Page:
The Rev. Dawn Cooley remembers a young man she knew twenty-five years ago, whose uncontrollable anger about the treatment of veterans pushed him over the edge.
I pause and I remember what made Tim so frustrated. I think about all those who sacrificed so much that we might be here today. I think about their families, and my heart hurts for them. I think about the men and women who come back wounded in body and spirit and the high rate of suicide among returning soldiers. And if, on Memorial Day, I am in the pulpit, I summon my sorrow and my gratitude and I preach it.
How could I not? (Speaking of, May 26)
The Rev. Carl Gregg challenges congregations to imagine remembering all the casualties of war—members of the military, and civilians also.
Many of us make a weekly pilgrimage to a community of faith, to sanctuaries dedicated to reconciliation and peace. We come for many different reasons, seeking comfort and challenge, peace and perspective, insight and inspiration—enough to make it one more week. We also come to confront the problems of the world and to combine our efforts in making this world a better place for all people. And what does it mean that every day for more than a decade soldiers and civilians in faraway lands have been deeply affected by war, yet weeks and months sometimes go by where none of that is explicitly acknowledged in our public worship? (Carl Gregg, May 26)
The Rev. Andy Burnette observes Memorial Day by practicing dissent.
While I appreciate deeply the service of all the brave women and men in our military, I despise the sending of so many of our working class young people to die. So today, I want to spend some time doing the most patriotic, pro-military, pro-veteran thing I can think to do: Criticizing our military policy.
. . . . Since the Civil War, on this weekend we have honored the memory of those who have died in the US Armed Forces. It is right that we do so. But let us not be guilty of the worship of death and destruction. Let the too-short lives of those who have died prod us on toward peace. (Just Wondering, May 26)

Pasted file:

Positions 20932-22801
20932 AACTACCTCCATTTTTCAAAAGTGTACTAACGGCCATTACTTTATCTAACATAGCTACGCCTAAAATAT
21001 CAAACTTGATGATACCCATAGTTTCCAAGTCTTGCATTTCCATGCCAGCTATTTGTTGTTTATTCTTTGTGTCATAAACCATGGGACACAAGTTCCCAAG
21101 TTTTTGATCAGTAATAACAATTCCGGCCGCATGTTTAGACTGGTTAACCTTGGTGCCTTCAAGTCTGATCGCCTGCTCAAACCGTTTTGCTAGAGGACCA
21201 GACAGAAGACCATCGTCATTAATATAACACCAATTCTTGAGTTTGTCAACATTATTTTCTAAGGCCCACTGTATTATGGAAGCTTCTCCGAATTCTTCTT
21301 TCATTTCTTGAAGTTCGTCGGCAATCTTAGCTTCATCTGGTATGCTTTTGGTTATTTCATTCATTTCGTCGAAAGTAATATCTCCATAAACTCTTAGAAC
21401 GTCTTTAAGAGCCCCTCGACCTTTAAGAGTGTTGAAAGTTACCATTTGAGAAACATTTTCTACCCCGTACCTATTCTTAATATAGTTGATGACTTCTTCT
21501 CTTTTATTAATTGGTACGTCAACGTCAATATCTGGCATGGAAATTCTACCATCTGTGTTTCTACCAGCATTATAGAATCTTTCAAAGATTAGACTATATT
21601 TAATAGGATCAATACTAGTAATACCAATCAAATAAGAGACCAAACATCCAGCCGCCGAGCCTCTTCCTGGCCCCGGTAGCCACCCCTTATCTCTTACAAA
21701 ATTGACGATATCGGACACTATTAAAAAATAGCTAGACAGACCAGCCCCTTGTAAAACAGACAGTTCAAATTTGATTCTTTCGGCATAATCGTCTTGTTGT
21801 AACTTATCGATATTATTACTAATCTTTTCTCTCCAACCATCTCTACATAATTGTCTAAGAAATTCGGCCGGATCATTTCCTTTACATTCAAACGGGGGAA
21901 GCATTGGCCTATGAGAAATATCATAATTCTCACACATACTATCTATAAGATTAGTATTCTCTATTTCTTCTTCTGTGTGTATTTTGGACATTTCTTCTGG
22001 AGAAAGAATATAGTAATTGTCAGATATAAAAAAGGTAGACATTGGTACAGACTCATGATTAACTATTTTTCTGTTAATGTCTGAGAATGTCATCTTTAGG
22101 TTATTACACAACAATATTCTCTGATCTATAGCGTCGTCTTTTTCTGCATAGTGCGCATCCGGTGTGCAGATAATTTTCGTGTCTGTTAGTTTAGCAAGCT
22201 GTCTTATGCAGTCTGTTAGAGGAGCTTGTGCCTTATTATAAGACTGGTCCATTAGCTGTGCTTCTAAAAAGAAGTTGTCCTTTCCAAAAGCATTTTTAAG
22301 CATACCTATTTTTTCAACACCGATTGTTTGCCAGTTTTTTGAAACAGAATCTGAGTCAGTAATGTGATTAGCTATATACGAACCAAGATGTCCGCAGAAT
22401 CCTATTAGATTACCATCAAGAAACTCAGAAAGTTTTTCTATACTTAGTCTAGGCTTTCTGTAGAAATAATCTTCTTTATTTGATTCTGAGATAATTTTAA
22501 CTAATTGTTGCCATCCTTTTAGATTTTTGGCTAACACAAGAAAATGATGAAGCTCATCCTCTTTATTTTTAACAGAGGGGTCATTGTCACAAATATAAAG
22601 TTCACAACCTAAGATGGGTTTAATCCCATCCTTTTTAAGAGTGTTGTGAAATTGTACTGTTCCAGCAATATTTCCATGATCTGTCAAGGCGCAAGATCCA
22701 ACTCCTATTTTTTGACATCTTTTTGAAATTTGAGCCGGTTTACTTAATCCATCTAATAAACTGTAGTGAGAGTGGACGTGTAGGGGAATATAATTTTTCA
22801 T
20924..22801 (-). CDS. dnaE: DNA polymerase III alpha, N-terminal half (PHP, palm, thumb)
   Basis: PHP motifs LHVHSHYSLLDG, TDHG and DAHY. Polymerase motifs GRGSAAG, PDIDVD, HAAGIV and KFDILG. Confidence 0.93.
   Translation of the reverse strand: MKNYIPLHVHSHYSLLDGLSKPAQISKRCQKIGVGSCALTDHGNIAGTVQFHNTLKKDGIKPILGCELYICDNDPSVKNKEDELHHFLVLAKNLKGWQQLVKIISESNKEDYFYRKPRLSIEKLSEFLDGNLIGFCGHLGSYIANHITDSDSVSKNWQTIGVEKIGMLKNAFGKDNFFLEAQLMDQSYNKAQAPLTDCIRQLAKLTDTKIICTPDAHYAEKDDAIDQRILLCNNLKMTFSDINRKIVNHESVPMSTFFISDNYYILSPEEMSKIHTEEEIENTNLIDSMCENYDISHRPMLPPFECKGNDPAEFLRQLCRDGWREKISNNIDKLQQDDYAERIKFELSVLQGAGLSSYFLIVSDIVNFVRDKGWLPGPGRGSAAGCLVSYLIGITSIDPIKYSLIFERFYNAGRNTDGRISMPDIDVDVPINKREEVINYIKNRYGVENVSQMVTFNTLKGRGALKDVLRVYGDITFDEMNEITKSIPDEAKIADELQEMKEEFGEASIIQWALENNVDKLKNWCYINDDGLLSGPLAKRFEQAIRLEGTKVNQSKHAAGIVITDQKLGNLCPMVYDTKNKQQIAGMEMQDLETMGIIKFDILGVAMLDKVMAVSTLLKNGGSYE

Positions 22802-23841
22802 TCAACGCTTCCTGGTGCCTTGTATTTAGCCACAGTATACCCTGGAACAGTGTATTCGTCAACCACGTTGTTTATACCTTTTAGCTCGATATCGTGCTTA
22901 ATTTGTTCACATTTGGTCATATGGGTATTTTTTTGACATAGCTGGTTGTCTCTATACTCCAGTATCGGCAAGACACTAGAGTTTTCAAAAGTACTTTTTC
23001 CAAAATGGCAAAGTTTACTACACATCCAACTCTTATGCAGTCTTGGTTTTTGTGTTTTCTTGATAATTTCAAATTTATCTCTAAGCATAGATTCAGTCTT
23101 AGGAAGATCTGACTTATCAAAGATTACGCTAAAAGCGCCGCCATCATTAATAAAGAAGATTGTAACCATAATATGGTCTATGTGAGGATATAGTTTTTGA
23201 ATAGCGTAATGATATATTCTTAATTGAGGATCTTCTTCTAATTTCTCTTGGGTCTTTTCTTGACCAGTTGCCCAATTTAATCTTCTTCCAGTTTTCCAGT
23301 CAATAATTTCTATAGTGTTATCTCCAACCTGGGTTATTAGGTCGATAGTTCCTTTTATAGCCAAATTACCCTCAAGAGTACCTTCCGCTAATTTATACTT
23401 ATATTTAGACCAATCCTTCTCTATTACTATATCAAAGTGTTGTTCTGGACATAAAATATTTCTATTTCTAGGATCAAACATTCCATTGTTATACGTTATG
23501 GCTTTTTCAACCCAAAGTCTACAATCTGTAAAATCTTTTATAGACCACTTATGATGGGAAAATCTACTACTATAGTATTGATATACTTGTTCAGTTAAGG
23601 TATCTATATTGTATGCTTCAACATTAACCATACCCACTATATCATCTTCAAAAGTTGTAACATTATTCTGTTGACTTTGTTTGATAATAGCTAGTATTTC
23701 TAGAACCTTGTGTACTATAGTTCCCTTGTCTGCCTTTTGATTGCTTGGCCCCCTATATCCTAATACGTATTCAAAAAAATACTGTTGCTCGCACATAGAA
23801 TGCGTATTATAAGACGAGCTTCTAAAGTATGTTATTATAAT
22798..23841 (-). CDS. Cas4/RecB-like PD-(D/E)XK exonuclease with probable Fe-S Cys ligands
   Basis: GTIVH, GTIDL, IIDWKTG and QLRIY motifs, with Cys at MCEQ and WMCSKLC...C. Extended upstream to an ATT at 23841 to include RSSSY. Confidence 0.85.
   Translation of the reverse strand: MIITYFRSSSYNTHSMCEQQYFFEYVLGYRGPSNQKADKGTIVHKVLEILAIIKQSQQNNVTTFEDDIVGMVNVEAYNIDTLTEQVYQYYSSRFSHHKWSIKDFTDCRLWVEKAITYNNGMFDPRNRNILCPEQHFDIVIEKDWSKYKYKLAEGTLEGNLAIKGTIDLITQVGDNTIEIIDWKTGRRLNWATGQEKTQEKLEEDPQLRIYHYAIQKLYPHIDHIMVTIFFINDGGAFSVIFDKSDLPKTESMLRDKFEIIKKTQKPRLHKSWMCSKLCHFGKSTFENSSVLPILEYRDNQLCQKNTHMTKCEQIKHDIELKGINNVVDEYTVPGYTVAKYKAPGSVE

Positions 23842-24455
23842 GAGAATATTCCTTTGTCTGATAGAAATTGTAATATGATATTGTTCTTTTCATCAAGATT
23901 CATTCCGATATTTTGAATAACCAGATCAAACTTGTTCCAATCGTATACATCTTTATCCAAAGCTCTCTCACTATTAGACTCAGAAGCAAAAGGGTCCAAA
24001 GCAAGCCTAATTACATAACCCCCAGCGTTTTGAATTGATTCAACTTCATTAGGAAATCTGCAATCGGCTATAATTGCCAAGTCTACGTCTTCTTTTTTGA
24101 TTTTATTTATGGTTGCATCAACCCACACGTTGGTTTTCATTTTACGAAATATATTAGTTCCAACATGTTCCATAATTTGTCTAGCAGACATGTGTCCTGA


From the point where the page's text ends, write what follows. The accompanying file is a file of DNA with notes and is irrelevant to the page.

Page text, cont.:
The Rev. John Morehouse learns that “living complete” means, among other things, accepting that “our lives will end without being finished.”
If all I did was try to keep working, and made no room for the next generation, when would my ability to share wisdom cease to be more important than just being in the way? Our living is made complete when we step out of the way to let others finish what we have started. . . . The point is to live and let live and then to steward others behind us to take our place at the hammers and nails of life. (Facing Grace, May 26)
Terri Pahucki asks where God is in a no-good, very-bad day.
Surely, God is present and moving in me. I feel wholeness in the movement toward compassion—in the prayers for a grieving friend, in the awareness of the fragility of life, in the hug of comfort for an overstressed co-worker, in the moment of a conversation when I know to stop laughing and be silent—to be reverent and honor the unspoken pain. It’s in the wave of so many unexpected rushes to deeper meaning and call beneath the chaos, and the moment when I stop steaming with frustration at the long wait and begin to see the people around me as human beings, struggling with their own lives. (Walking the Journey, May 28)
Inspired by the his daughter’s Coming of Age class, Andrew Hidas shares his personal credo, and asks, “What’s yours?”
I do not believe life has any inherent “meaning.” Human beings have always shown great propensity to treat it as throwaway and cheap. We have also treated it as sacred and holy and precious beyond words. As humans, we create our own meaning, in the way we live our lives, in how we spend our time, in the thoughts we entertain, the goals we pursue, the ways and the people we choose to love. (Traversing, May 24)